Tuesday, February 22, 2011

Black History Month: Cornelius Charlton

Cornelius “Connie” Charlton was born in West Virginia to Van and Clara (née Thompson) Charlton. In 1944, the family moved from West Virginia to the Bronx. Cornelius attended James Monroe High School there and, after graduating, enlisted in the U.S. Army in 1946.

Charlton served with the U.S. troops occupying Germany in the aftermath of World War II before being sent to Korea. Initially assigned to an engineering group, Charlton requested transfer to an infantry unit and was subsequently placed in Company C of the 24th Infantry Regiment, 25th Infantry Division. The U.S. Army was still in the midst of desegregation, and the 24th Infantry was the last all-black regiment in operation.

In May, 1951, Charlton's unit pushed northwards with the Eighth Army. On June 2, near the village of Chipo-ri northeast of Seoul, his platoon encountered heavy resistance while attempting to take Hill 543. Taking command after his platoon leader was wounded, Charlton regrouped his men and led an assault against the hill. Wounded by a grenade, he refused medical attention and continued to lead the charge. He single-handedly attacked and disabled the last remaining enemy gun emplacement, suffering another grenade wound in the process. Sergeant Charlton succumbed to his wounds that day, dying at the age of 21. For his actions during the battle, he was awarded the Medal of Honor.

Charlton's body was returned to the United States and buried in his mother's family burial place, Pocahontas Cemetery in Pocahontas, Virginia. The cemetery eventually fell into disrepair, and Charlton was re-interred in the American Legion Cemetery in Beckley, West Virginia. On November 12, 2008, with representatives from the Charlton, Adams and Hughes families in attendance, the last living members of the Buffalo Soldiers and two living Medal of Honor recipients Cornelius H. Charlton was re-interred at Arlington National Cemetery in Section 40, Grave 300.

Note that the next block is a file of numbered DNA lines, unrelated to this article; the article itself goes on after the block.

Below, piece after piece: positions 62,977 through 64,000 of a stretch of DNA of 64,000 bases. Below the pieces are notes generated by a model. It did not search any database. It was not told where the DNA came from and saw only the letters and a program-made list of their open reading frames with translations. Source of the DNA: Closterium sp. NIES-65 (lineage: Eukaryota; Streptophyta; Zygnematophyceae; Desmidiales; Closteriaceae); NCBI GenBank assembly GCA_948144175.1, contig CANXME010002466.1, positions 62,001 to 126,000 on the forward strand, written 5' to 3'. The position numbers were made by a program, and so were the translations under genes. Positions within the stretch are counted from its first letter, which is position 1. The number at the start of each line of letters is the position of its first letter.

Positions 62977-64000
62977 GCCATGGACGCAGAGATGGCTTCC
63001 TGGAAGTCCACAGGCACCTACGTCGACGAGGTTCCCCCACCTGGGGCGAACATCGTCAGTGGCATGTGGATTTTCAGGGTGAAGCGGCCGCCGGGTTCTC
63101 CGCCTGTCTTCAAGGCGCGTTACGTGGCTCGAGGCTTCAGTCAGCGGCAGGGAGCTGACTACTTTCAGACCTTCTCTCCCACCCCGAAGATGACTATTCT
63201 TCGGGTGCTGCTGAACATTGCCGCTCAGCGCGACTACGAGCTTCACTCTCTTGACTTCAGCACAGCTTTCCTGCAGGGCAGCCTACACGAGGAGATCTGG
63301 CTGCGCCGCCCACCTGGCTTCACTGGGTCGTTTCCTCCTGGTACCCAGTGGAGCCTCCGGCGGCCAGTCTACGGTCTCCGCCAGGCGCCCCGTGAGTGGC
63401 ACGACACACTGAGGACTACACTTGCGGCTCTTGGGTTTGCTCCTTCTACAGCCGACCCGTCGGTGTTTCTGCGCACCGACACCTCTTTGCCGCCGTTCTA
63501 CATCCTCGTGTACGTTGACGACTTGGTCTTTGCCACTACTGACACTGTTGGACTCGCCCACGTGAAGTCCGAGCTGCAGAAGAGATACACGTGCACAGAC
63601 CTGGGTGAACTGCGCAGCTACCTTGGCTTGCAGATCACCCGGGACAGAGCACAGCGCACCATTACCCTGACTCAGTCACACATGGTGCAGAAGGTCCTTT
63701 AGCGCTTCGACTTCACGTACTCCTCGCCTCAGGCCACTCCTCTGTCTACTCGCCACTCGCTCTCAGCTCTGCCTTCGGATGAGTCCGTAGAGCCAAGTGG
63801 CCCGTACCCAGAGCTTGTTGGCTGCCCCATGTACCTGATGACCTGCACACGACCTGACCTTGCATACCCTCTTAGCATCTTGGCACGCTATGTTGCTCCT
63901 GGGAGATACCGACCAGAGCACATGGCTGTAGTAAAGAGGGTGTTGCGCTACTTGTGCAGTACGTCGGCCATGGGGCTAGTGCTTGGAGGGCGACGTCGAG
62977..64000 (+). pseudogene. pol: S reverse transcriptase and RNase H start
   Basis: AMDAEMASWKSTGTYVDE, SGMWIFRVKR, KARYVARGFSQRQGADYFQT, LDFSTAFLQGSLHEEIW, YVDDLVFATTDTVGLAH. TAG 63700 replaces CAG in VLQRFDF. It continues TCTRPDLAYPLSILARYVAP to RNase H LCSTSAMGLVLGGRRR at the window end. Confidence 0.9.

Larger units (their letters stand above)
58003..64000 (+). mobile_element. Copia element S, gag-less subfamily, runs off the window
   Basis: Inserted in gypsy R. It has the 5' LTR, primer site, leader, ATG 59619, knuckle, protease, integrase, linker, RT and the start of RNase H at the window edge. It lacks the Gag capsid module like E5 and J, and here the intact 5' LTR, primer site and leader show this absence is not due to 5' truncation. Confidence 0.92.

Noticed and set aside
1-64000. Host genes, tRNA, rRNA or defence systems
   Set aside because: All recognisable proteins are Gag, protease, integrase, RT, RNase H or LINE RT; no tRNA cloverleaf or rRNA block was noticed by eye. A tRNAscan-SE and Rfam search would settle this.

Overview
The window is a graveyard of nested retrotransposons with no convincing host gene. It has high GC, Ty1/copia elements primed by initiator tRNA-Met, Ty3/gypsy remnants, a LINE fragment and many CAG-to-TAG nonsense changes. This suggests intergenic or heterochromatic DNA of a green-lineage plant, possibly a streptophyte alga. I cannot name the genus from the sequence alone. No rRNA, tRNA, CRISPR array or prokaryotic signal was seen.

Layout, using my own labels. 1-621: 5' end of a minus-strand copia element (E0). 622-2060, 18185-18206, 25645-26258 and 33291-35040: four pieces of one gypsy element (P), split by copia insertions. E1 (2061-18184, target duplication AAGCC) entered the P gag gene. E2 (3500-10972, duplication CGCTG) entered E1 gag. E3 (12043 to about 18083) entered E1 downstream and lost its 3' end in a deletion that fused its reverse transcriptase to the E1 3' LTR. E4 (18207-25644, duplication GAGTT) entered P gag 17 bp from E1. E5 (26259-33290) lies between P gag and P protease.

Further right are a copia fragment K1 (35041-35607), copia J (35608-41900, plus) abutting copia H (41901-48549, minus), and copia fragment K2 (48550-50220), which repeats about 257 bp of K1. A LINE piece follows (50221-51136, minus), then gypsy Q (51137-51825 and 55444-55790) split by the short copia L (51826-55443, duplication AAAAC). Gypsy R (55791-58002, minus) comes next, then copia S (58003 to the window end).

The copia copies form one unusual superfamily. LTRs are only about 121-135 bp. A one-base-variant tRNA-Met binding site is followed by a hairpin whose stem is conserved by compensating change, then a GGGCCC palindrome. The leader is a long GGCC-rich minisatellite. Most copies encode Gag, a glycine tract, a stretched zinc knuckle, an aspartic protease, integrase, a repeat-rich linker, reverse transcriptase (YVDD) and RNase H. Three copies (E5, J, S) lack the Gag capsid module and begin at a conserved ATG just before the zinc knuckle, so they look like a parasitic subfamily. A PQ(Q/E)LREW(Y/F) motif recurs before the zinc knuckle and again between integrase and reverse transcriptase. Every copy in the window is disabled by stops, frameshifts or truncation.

Connie Charlton’s Medal of Honor Citation reads as follows:

Sgt. Charlton, a member of Company C, distinguished himself by conspicuous gallantry and intrepidity above and beyond the call of duty in action against the enemy. His platoon was attacking heavily defended hostile positions on commanding ground when the leader was wounded and evacuated. Sgt. Charlton assumed command, rallied the men, and spearheaded the assault against the hill. Personally eliminating 2 hostile positions and killing 6 of the enemy with his rifle fire and grenades, he continued up the slope until the unit suffered heavy casualties and became pinned down. Regrouping the men he led them forward only to be again hurled back by a shower of grenades. Despite a severe chest wound, Sgt. Charlton refused medical attention and led a third daring charge which carried to the crest of the ridge. Observing that the remaining emplacement which had retarded the advance was situated on the reverse slope, he charged it alone, was again hit by a grenade but raked the position with a devastating fire which eliminated it and routed the defenders. The wounds received during his daring exploits resulted in his death but his indomitable courage, superb leadership, and gallant self-sacrifice reflect the highest credit upon himself the infantry, and the military service

In 2000 the Navy commissioned the USNS Charlton, a Large, Medium Speed Roll On/Roll Off cargo vessel.


WomanHonorThyself said...

God bless our Military!

No One said...

Sgt. Charlton was originally buried in Bryant Cemetery (up the road from Pocahontas Cemetery). Bryant is a predominantly black cemetery, which has, unfortunately, fallen into disrepair in recent years.Volunteers have cleaned it up several times, but sadly, there is no ongoing care.